Bill: Yeah. Since 2003, it’s even more impressive. Only two down years with an average return of 11.8% for the Dow and 12.8% for the S&P.
Tobias: He’s got a good [crosstalk]
Jake: Ken Fisher always says– Ken Fisher’s like, “If you’re going to get out of the market, you have to bet on down big and the probability that you’re right is like so low that it just doesn’t make any sense.” Because even down small, it doesn’t really matter.
The Big Problem With Trying To Pick The Bottom
Tobias: Even down big, here’s the problem with getting it right down big is that you have to get back in.
Tobias: It’s bloody impossible. If you go and look at any like, you don’t know, whether it’s a 2009 scenario or March 2020 scenario.
Jake: Second leg down.
Tobias: Or 1929. You just have no idea what the scenario is because the overvaluation on the upside is irrational and it’s entirely possible, you see undervaluation on the other side, that’s completely irrational too. I always attribute it to David Einhorn, but I don’t know who it is. But it’s like, what do you call a stock that’s down 80% that proceeds to go down 90%. That’s for the person who invests down 80%, they lose half of their net worth riding it down from 80% to 90%. So, the reverse compounding is so brutal that it’s just so hard to time it each way. You’re better off just expecting a 50% haircut once a decade and just gritting your teeth.
Bill: Yeah. Well, for US growth, the Russell value from 2009 to 2021 returned 292%, Russell growth 632, S&P value 298%, S&P growth 602%. So, you can lose 70% in a correction pretty much breakeven there. I mean not exactly. I know that math doesn’t check out, but it’s wild to see it in numbers. I like what you did. Thank you, Drew, for doing this. So, I just don’t know. If you’re going to pick that this is the year that value outperforms statistically, I think you’re going against the tide.
Tobias: I’d rather pick the Civil War happening. [laughs]
Jake: [laughs] Yeah. How did value do from 1860 to 1864?
Tobias: Strong. The toughest value have been like around tech. So, 1825 was a tough one because of the introduction of the steam–
Tobias: Steamship and the trains. Then, 1841 was the first tech revolution. That was the introduction of the telegraph. There have been a few others. They were like technological revolutions around cars. That was that the great writeup that came out of OSAM a little while ago. When they were building up the infrastructure for motor vehicles, it was tough for value because the tech stocks of the day were motorcars. That’s just unimaginable for us today, I know.
Jake: This is a little bit of the problem with all of this stuff, is, all right, how many crashes, real, real crashes do we have to measure? Like 10 or something?. I don’t know. It’s probably a little higher than that. But the dataset is not anywhere near robust enough to be able to draw much statistical inference. So, there’ll be dragons still statistically, I think.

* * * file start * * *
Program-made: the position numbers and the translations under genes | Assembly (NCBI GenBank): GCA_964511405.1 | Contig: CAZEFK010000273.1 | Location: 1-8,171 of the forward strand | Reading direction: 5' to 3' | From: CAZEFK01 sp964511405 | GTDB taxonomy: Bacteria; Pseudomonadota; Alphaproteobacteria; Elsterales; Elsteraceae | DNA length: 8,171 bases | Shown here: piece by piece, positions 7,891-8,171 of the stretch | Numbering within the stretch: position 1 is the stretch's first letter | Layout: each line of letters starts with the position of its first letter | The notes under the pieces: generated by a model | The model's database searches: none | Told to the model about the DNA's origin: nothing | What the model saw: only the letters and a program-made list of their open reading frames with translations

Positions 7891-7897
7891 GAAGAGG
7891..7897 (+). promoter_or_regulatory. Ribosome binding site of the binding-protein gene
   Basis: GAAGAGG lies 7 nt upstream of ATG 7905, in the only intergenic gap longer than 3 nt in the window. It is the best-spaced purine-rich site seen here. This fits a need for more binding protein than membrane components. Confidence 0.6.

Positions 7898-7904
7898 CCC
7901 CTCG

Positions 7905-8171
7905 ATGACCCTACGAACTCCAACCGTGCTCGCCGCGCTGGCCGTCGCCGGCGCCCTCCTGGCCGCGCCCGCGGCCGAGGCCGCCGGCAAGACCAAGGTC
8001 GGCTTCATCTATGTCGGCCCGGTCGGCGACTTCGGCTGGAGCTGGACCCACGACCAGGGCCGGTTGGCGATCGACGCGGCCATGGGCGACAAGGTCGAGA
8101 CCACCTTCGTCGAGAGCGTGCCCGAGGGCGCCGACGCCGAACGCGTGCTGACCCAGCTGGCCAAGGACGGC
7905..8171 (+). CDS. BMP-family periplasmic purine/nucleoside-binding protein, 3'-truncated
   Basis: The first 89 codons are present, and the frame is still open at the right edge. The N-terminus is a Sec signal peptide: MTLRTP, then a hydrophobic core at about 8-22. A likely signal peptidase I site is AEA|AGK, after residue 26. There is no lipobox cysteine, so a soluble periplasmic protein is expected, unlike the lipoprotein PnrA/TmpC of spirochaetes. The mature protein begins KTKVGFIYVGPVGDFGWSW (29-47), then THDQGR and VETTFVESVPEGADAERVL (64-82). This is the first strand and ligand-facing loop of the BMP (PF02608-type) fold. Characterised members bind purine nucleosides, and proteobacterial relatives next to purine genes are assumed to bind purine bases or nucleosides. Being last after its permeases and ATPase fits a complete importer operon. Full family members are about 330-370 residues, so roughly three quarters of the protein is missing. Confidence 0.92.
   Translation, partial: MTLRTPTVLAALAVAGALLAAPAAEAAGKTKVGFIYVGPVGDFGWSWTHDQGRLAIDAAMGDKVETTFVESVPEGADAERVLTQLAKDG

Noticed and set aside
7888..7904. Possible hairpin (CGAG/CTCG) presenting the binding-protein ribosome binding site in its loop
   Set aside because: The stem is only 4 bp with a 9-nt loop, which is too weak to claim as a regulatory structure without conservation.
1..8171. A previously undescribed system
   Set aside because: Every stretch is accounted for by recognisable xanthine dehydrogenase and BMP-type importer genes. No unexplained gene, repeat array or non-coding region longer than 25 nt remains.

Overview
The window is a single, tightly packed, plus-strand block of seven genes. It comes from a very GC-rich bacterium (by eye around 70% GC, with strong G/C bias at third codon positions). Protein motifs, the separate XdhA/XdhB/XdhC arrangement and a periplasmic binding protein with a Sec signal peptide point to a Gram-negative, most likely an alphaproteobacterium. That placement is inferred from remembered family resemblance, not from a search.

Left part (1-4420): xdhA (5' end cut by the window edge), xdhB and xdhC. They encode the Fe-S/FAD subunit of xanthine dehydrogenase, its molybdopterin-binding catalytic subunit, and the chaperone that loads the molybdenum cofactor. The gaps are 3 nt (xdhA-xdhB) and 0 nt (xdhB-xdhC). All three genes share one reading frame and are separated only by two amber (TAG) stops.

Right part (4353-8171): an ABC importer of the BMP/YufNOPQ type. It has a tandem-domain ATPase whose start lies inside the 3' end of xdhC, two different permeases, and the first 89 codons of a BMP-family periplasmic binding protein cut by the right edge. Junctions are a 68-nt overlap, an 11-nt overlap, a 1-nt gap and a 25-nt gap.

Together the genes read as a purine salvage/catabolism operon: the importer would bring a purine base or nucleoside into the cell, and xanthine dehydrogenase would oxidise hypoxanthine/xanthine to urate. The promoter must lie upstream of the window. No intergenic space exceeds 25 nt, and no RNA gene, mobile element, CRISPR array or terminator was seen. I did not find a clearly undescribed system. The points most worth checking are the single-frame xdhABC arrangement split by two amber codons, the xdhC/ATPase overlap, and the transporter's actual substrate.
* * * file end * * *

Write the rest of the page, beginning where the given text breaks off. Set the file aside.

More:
Bill: It’s over hundred years of data.
Jake: I know, but the number of crashes in that– So, what’s the typical crash? Well, there is no typical when you have a small dataset.
Bill: It’s a hundred years. What do you define a long dataset as? A thousand years?
Tobias: What are we talking? Geologic terms? It depends– [crosstalk]
Bill: In the history of financial markets, a hundred years is like a pretty robust dataset.
Tobias: I saw something that the length of time for [crosstalk] currency is 70 years.
Jake: Each year on its own is not that statistically significant. I’m saying like the epics within financial history have only been a small number of them. So, we don’t have that much explanatory power.
Crashes Are Made Up By Bears
Bill: I guess. Honestly, I think crashes are made up by bears marketing material.
Tobias: Well, we have not– [crosstalk]
Bill: They still fucking happen that often.
Bill: I know, people love to talk about them, but I think it’s mostly because of the fear response and how people get clicks rather than reality.
Tobias: They do come around. They come around about once every seven years.
Bill: No doubt.
Tobias: And you get the full– [crosstalk]
Bill: Then, money printer go burr.
Jeremy Grantham – My Sister’s Pension
Tobias: Yeah. What I’ve generally observed is that for the most part– Well, this is easy to say because we’re at all-time highs now but we’ve always gone back to– There’s a Jeremy Grantham article that a mate of mine sent through and I just don’t know if it’s a recent one or if it’s an older one. I didn’t look at the date. But he’s talking about his sister’s pension. Has anybody read that recently?
Tobias: I think it’s called My Sister’s Pension, something like that. He just says that he’s run his sister’s pension since 1968 and she’s not really interested in the market at all. So, he’s never had to explain to her what’s in there. So, he just has completely free hand in this account and it’s in contrast that with his institutional investors who he has to justify what he’s doing to them all the time and they don’t like it. They want him to change allocations and things like that. Of course, his sister’s accounts done very well. He told her once what was in the account, and she was just like, “Sell it all.” So, he never did that again.